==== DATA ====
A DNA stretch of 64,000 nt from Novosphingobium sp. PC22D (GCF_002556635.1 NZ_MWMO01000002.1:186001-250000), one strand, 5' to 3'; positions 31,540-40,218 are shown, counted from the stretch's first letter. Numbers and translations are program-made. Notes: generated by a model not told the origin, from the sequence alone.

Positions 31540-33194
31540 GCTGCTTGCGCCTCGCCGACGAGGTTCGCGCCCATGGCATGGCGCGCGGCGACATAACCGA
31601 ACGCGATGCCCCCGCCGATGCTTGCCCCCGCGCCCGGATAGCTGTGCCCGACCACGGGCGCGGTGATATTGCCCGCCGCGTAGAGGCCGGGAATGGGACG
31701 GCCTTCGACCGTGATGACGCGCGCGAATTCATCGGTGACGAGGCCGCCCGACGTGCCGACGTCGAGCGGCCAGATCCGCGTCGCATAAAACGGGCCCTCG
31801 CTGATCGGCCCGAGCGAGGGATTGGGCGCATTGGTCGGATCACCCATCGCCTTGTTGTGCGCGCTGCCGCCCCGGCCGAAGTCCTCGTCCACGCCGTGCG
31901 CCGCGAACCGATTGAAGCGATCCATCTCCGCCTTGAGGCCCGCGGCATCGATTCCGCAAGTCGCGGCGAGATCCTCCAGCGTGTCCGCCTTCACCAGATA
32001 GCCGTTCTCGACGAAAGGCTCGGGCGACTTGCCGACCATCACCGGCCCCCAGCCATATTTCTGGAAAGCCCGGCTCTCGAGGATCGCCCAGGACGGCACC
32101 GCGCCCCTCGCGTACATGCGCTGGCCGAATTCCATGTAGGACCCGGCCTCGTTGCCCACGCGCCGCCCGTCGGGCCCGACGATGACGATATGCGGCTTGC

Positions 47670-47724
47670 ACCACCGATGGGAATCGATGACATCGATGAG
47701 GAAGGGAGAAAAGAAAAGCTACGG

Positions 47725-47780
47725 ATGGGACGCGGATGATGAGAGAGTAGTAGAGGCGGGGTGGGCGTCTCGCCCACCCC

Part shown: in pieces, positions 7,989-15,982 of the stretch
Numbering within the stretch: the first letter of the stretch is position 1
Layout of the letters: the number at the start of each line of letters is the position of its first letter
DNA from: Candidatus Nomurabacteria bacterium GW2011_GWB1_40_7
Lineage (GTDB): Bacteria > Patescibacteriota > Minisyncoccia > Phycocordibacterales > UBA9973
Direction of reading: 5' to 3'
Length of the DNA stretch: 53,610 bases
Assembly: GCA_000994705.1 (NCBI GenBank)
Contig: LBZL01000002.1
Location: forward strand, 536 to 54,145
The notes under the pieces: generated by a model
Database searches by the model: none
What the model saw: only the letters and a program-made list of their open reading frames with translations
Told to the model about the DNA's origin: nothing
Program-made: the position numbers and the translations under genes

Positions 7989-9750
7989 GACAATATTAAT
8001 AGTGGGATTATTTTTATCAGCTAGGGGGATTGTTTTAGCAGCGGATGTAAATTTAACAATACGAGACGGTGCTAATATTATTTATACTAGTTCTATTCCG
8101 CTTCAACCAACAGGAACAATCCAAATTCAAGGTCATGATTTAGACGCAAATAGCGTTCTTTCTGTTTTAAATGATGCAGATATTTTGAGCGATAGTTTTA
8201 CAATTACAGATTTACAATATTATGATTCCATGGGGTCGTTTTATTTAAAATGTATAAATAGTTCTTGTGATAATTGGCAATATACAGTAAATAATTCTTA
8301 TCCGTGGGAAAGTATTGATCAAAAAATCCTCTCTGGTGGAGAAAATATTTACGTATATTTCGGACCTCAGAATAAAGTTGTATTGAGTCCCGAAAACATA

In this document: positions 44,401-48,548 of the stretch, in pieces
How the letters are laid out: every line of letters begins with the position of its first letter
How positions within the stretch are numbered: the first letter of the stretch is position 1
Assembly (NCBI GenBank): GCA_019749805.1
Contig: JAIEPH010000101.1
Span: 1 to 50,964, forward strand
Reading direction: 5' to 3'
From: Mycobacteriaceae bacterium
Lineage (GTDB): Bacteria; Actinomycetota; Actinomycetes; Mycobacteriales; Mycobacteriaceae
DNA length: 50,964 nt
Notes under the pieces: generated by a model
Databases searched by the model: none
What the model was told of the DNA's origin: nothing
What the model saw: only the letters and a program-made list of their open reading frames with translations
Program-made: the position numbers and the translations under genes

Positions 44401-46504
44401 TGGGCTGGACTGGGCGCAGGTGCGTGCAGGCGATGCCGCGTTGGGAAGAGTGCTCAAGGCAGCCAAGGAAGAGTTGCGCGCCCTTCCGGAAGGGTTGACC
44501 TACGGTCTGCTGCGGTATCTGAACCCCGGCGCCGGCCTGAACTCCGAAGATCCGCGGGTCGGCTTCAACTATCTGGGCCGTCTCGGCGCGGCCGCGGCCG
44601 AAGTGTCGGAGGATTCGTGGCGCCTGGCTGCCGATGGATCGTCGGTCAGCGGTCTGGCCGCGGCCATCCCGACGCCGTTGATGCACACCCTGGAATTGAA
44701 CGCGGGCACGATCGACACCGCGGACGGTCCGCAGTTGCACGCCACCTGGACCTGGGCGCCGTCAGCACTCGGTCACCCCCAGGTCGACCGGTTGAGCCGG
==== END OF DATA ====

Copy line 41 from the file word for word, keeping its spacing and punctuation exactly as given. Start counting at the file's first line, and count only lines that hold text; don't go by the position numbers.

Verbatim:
Span: 1 to 50,964, forward strand